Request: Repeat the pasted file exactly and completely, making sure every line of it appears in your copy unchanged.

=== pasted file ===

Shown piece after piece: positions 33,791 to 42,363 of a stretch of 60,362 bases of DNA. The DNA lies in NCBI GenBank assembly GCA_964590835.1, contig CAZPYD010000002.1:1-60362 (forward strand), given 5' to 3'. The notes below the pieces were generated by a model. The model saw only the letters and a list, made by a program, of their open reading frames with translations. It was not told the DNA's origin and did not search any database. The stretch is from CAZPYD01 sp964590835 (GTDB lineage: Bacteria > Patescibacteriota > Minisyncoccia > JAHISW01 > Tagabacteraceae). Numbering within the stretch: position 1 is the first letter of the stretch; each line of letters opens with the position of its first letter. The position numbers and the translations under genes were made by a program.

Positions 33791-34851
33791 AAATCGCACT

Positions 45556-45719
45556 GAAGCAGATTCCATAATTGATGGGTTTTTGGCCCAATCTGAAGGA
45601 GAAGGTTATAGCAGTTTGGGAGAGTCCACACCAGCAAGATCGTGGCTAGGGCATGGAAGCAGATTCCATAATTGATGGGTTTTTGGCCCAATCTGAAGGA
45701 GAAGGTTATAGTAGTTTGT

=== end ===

Shown piece after piece: positions 33,791 to 42,363 of a stretch of 60,362 bases of DNA. The DNA lies in NCBI GenBank assembly GCA_964590835.1, contig CAZPYD010000002.1:1-60362 (forward strand), given 5' to 3'. The notes below the pieces were generated by a model. The model saw only the letters and a list, made by a program, of their open reading frames with translations. It was not told the DNA's origin and did not search any database. The stretch is from CAZPYD01 sp964590835 (GTDB lineage: Bacteria > Patescibacteriota > Minisyncoccia > JAHISW01 > Tagabacteraceae). Numbering within the stretch: position 1 is the first letter of the stretch; each line of letters opens with the position of its first letter. The position numbers and the translations under genes were made by a program.

Positions 33791-34851
33791 AAATCGCACT

Positions 45556-45719
45556 GAAGCAGATTCCATAATTGATGGGTTTTTGGCCCAATCTGAAGGA
45601 GAAGGTTATAGCAGTTTGGGAGAGTCCACACCAGCAAGATCGTGGCTAGGGCATGGAAGCAGATTCCATAATTGATGGGTTTTTGGCCCAATCTGAAGGA
45701 GAAGGTTATAGTAGTTTGT